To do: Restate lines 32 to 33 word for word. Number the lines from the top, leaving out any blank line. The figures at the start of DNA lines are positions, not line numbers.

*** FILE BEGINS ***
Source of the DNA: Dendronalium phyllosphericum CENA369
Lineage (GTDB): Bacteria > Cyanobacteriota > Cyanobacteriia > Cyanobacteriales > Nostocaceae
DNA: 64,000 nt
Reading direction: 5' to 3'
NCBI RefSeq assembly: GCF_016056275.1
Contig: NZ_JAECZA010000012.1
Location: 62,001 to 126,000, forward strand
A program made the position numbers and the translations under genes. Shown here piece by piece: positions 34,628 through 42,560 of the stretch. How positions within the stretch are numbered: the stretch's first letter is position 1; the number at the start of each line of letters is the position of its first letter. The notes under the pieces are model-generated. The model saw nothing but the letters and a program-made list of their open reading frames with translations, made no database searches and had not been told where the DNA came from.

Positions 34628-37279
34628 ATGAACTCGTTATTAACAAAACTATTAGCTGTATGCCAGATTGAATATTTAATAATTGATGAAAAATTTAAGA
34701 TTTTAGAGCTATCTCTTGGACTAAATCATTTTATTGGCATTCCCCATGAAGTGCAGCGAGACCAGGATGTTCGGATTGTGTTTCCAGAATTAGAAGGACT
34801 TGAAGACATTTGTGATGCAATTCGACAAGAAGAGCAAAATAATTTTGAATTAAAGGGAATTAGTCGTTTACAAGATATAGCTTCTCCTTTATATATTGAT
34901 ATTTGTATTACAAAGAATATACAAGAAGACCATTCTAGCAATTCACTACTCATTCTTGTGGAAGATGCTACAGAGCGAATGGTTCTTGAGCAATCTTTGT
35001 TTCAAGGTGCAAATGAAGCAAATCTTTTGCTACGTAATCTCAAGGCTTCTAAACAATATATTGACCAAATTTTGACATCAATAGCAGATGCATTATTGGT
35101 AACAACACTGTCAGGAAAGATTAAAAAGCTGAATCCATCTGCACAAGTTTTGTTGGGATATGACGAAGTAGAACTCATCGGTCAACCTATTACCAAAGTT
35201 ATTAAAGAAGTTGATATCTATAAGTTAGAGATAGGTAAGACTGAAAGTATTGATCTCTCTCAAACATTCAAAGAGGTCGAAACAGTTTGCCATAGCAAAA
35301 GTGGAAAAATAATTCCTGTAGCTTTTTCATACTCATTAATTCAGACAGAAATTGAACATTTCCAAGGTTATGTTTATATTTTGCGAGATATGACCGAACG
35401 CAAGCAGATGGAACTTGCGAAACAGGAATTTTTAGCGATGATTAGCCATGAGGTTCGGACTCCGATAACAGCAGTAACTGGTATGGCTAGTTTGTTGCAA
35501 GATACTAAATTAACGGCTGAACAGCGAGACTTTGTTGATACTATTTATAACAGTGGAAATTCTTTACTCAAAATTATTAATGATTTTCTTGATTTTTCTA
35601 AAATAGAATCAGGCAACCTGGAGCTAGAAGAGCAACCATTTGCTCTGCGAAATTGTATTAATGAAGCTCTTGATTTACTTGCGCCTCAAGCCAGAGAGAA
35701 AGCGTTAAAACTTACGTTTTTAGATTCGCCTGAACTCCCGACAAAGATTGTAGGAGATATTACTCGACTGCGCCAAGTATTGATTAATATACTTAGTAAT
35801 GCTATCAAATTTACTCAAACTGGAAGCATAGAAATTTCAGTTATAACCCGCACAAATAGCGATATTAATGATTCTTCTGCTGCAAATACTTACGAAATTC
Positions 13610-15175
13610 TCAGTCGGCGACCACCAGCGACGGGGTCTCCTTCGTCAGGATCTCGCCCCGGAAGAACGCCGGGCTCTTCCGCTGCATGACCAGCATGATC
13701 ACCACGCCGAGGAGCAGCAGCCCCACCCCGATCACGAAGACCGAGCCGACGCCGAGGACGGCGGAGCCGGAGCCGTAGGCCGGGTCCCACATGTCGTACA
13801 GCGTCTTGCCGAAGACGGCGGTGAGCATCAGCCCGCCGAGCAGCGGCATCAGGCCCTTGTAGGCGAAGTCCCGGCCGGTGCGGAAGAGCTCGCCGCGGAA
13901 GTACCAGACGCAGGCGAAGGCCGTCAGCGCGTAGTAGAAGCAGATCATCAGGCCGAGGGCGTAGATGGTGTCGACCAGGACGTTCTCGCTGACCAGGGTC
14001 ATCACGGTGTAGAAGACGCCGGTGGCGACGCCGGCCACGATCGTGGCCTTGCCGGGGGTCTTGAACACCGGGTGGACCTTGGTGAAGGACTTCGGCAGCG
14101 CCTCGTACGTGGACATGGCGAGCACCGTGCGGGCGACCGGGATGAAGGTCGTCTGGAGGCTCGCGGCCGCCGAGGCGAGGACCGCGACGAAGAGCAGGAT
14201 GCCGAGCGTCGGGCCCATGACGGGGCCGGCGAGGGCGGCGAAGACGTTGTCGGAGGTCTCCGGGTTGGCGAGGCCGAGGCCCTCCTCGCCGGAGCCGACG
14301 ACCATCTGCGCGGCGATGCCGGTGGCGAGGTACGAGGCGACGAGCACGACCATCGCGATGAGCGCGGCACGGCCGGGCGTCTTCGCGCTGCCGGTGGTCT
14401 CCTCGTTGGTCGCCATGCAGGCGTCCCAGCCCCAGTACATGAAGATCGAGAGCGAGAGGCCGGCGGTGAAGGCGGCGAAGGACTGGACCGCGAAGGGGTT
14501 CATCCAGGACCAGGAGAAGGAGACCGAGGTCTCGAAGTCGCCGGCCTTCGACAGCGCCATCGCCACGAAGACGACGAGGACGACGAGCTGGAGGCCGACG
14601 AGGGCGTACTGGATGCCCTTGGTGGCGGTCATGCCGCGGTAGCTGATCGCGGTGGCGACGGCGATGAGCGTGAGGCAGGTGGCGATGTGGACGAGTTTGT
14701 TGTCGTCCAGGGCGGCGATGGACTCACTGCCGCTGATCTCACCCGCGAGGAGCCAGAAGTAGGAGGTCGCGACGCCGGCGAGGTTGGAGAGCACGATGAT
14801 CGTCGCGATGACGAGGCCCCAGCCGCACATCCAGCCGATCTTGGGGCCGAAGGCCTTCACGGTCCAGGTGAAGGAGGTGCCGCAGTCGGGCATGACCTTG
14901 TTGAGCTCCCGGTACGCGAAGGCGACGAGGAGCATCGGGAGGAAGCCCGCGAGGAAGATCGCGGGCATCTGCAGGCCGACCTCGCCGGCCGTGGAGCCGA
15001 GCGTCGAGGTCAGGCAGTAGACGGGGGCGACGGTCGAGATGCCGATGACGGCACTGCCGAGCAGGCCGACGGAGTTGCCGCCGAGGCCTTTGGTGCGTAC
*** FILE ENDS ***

14401 CCTCGTTGGTCGCCATGCAGGCGTCCCAGCCCCAGTACATGAAGATCGAGAGCGAGAGGCCGGCGGTGAAGGCGGCGAAGGACTGGACCGCGAAGGGGTT
14501 CATCCAGGACCAGGAGAAGGAGACCGAGGTCTCGAAGTCGCCGGCCTTCGACAGCGCCATCGCCACGAAGACGACGAGGACGACGAGCTGGAGGCCGACG